Tide Gage

tide gage

[′tīd ‚gāj]
A device for measuring the height of a tide; may be observed visually or may consist of an elaborate recording instrument.
McGraw-Hill Dictionary of Scientific & Technical Terms, 6E, Copyright © 2003 by The McGraw-Hill Companies, Inc.
The following article is from The Great Soviet Encyclopedia (1979). It might be outdated or ideologically biased.

Tide Gage


an instrument for measurement and continuous automatic recording of fluctuations in the level of the sea. Tide gages are made for use on shore and on the open sea.

The most common shore tide gage, used at permanent observation points, is the float-type sea-level recorder. Its principle of operation is based on conversion of vertical displacements of a float into proportional displacements of a pen, which records them on a graph tape mounted on a drum, which is rotated by clockwork. A recording scale of 1:10, 1:20, or 1:40 may be used, depending on the magnitude of fluctuations in sea level at a particular point.

The float of a tide gage is mounted in a well, which communicates with the sea through a pipe or a hole in the wall. The well eliminates waves caused by the wind and protects the float from outside influences. For transmission of readings over distances (by wire or radio), auxiliary devices are used that convert the vertical displacements of the float into electrical impulses.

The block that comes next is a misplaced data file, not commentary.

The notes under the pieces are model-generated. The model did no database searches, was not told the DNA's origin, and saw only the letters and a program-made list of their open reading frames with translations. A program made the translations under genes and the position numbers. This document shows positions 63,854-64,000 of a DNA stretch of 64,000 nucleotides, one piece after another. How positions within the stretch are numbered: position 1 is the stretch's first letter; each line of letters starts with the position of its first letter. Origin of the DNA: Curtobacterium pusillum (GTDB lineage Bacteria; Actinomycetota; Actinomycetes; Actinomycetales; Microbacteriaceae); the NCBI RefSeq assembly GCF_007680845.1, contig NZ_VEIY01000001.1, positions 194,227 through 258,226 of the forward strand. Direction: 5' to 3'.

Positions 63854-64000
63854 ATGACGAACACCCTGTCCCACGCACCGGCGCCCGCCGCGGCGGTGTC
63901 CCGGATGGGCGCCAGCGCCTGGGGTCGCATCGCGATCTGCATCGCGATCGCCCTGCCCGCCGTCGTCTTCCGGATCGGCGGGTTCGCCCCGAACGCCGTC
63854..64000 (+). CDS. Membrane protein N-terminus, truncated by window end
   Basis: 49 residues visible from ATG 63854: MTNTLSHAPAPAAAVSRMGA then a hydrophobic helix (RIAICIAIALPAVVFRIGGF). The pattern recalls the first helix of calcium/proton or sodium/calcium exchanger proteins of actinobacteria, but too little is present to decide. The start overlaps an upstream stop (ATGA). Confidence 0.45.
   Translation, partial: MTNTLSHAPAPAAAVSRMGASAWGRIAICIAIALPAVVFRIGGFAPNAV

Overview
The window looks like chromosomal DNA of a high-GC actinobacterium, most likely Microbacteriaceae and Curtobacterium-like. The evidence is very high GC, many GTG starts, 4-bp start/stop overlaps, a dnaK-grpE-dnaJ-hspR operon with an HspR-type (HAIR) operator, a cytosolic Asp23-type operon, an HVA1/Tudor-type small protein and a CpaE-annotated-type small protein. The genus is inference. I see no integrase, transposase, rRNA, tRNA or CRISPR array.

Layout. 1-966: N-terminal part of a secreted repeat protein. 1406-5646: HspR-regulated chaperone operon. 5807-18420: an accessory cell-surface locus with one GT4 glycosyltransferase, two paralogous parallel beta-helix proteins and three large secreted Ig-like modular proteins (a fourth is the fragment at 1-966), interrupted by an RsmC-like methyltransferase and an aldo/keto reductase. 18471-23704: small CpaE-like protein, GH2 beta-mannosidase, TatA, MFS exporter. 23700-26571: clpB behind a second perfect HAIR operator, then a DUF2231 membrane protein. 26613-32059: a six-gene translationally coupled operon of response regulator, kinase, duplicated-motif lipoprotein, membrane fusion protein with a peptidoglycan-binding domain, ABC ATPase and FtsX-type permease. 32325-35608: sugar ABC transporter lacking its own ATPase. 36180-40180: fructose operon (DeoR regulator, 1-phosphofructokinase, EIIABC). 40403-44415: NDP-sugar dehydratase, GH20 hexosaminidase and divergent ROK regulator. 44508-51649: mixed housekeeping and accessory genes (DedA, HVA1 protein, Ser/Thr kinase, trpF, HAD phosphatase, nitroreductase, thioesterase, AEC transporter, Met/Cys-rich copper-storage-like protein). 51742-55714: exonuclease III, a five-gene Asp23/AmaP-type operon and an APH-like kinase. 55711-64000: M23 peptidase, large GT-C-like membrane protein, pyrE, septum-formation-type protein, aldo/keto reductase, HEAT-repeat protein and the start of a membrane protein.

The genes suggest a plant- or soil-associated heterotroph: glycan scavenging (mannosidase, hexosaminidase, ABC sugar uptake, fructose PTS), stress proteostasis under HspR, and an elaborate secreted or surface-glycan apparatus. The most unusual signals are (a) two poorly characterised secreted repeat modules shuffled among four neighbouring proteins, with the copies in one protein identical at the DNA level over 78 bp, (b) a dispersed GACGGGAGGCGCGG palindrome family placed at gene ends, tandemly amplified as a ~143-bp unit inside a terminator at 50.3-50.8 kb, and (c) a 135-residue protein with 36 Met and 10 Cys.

In the coastal zone of seas, tide gages whose principle of operation is based on measurement of the hydrostatic pressure of a column of water are also used. The level sensor is set on the bottom or secured to an underwater part of a hydraulic engineering structure. Self-contained hydrostatic tide gages (GM-28) are used to study fluctuations in the water level at temporary points; in such gages the sensor and recorder are mounted in a single container. In another type of hydrostatic tide gage, the recording part is mounted on land and changes in pressure are transmitted to the recorder through a pipe. In these instruments the level is transmitted by radio, in addition to being recorded on tape.

Open-sea tide gages are also based on the principle of recording changes in hydrostatic pressure. They may be set on the bottom (when the depth does not exceed 200-250 m) and will record automatically for up to a month.


Istoshin, lu. V. Morskaia gidrometriia. Leningrad, 1967.
Spravochnik po gidrometeorologicheskim priboram i ustanovkam. Lenin-grad, 1971.


The Great Soviet Encyclopedia, 3rd Edition (1970-1979). © 2010 The Gale Group, Inc. All rights reserved.